A Guide to Understanding Mental Health Degree Acronyms

PhD written on the spine of a book.
Degree abbreviations are used after an individual's name. Getty / Ibusca

Have you ever wondered what the initials after your doctor or therapist's name mean? The following lists have been compiled to help you understand the designations that therapists who work with individuals with social anxiety disorder may have.

In general, mental health professional treating the disorder will typically have earned a master's and/or a doctorate degree (MA, MEd, MS, PhD, or PsyD). Psychiatrists will have earned an MD, while social workers will have earned an MSW and possibly a DSW.

In addition to degree credentials, many mental health professionals also hold certifications related to their practice. Common examples include LMFT, LCSW, and LPC.

Furthermore, certifications are also available and make up another large portion of acronyms. CPC is a certification common in the mental health field.

Note that these terms are for the United States. While there will be some overlap internationally, not all terms will apply worldwide.


The following is a list of common postgraduate degrees obtained by mental health professionals who treat social anxiety disorder, among other diagnoses.

DSW: Doctor of Social Work

EdD: Doctor of Education (more common in counseling than clinical professions)

MD: Medical Doctor (specializing in Psychiatry)

PhD: Doctor of Philosophy (in Clinical Psychology)

PsyD: Doctor of Psychology (a more practical degree)

MA: Master of Arts (in Clinical Psychology)

MC: Master of Counseling

MEd: Master of Education

MHSc: Master of Health Science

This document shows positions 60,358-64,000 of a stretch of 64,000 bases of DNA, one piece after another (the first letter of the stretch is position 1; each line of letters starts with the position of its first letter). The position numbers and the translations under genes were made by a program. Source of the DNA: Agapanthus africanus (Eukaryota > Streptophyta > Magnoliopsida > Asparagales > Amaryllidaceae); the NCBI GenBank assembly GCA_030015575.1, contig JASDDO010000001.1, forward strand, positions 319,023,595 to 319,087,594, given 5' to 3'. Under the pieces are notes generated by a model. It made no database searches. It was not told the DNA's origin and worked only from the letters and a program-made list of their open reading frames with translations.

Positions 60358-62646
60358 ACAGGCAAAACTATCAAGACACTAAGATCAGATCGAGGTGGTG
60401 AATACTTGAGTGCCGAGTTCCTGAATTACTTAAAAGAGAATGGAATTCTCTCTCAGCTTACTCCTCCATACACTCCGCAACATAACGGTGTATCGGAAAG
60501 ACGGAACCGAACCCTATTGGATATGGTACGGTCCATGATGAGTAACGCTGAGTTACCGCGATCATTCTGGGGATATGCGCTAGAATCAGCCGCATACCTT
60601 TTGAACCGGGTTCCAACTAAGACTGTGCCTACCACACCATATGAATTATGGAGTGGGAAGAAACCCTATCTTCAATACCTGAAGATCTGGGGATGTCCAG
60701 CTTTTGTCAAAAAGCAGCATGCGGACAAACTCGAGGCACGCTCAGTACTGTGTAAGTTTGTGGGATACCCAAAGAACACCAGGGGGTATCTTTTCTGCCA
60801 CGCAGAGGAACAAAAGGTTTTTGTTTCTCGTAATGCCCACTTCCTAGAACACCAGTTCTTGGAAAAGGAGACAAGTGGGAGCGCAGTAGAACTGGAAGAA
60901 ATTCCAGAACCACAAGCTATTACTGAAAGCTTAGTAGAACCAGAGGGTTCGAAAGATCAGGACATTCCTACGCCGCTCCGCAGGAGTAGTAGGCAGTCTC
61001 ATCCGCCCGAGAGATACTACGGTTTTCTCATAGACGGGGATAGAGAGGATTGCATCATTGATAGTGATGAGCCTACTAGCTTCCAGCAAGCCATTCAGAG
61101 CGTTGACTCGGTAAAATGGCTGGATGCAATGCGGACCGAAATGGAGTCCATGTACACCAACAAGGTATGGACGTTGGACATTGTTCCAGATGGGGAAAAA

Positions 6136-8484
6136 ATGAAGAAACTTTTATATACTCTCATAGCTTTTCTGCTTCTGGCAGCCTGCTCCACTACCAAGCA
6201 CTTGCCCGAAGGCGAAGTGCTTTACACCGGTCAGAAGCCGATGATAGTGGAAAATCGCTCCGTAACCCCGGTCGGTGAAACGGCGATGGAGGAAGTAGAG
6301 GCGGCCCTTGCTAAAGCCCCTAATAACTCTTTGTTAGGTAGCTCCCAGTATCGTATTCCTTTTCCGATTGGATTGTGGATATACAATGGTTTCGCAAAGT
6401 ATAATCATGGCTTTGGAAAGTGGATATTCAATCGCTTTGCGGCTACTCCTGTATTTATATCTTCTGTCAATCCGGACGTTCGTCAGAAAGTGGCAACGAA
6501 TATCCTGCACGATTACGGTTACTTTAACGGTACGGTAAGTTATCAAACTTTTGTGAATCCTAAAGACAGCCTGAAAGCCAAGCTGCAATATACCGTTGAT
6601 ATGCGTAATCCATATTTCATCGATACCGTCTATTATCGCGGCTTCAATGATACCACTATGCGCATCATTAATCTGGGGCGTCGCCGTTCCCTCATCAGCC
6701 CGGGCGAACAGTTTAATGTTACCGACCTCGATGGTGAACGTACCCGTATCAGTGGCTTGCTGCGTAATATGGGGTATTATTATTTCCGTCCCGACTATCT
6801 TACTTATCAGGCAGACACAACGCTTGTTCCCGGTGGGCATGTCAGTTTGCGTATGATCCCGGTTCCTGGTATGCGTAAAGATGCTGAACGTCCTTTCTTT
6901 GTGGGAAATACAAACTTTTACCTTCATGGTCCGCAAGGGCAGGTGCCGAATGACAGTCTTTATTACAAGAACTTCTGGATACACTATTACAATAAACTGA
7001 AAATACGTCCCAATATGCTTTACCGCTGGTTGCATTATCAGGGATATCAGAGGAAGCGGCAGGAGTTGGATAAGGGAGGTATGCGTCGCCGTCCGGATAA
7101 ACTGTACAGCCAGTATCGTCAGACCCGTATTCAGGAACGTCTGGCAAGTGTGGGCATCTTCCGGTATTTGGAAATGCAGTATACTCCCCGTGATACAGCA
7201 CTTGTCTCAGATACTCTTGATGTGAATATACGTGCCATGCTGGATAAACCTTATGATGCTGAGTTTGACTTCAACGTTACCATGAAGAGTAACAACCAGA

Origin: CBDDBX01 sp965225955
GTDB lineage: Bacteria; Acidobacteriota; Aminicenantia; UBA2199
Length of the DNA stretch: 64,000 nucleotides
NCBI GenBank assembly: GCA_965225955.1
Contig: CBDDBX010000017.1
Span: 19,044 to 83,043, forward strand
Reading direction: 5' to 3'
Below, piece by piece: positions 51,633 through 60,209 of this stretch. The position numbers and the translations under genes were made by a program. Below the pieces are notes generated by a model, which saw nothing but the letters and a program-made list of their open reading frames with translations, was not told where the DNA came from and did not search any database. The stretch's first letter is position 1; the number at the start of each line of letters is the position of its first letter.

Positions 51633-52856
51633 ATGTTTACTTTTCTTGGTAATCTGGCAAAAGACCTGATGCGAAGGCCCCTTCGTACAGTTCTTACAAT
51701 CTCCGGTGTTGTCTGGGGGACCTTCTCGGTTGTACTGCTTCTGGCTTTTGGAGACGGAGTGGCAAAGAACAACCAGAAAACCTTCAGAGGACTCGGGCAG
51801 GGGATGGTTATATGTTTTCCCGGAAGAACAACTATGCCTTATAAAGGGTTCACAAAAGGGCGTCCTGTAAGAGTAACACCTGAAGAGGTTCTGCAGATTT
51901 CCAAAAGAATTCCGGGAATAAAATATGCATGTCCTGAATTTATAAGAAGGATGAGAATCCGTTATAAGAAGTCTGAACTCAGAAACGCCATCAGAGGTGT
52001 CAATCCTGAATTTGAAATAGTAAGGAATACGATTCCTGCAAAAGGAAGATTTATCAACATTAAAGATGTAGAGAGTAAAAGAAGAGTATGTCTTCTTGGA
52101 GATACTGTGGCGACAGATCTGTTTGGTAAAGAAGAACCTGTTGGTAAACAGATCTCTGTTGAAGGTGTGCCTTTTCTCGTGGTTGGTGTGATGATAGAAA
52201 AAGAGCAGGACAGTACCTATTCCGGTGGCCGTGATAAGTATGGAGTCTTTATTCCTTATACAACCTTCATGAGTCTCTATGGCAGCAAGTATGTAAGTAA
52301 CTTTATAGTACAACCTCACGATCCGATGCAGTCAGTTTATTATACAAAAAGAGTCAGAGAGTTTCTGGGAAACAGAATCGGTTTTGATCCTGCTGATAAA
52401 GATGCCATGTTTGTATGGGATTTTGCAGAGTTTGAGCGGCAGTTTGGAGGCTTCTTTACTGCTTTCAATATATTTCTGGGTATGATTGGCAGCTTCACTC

MS: Master of Science (in Psychology)

MSW: Master of Social Work


Mental health professionals offering treatment for SAD may also hold any of the following licenses that indicates their membership in a professional organization.

LAMFT: Licensed Associate Marriage and Family Therapist

LAPC: Licensed Associate Professional Counselor

LCPC: Licensed Clinical Professional Counselor

LCMHC: Licensed Clinical Mental Health Counselor

LCSW: Licensed Clinical Social Worker

LMFT: Licensed Marriage and Family Therapist

LMHC: Licensed Mental Health Counselor

LPCC: Licensed Professional Clinical Counselor

LPC: Licensed Professional Counselor

LSW: Licensed Social Worker


Certifications recognize specialization by mental health professionals. Individuals may also hold certifications without having been conferred a relevant degree, such as in the case of professional coaches.

AT-BC: Art Therapist, Board Certified

AT-R: Art Therapist, Registered

C-ASWCM: Certified Advanced Social Work Case Manager

CCH: Certified Clinical Hypnotherapist

CCMHC: Certified Clinical Mental Health Counselor

CHT: Certified Hypnotherapist

CPC: Certified Professional Counselor

DAPA: Diplomate of the American Psychotherapy Association

MCC: Master Certified Coach

MFCC: Marriage, Family and Child Counselor

MT-BC: Music Therapist, Board Certified

PCC: Professional Certified Coach

While some professionals may hold multiple designations, when searching for a treatment provider, it is best to seek out someone with doctorate-level training. Advanced graduate study is necessary to offer services, and also means that your therapist is likely practicing evidence-based medicine (meaning that the treatments you are offered have been scientifically proven to work).

If you are unsure about the credentials of an individual, ask about his or her experience in the treatment of SAD, look for feedback from other clients. In the end, it is always best to err on the side of caution, and select a provider for whom you are sure the appropriate educational and professional background exists. Doing so will give you peace of mind that you are receiving the best care possible.


Encouragement Plus. A Guide to Acronyms in the Helping Professions. Accessed September 29, 2015.

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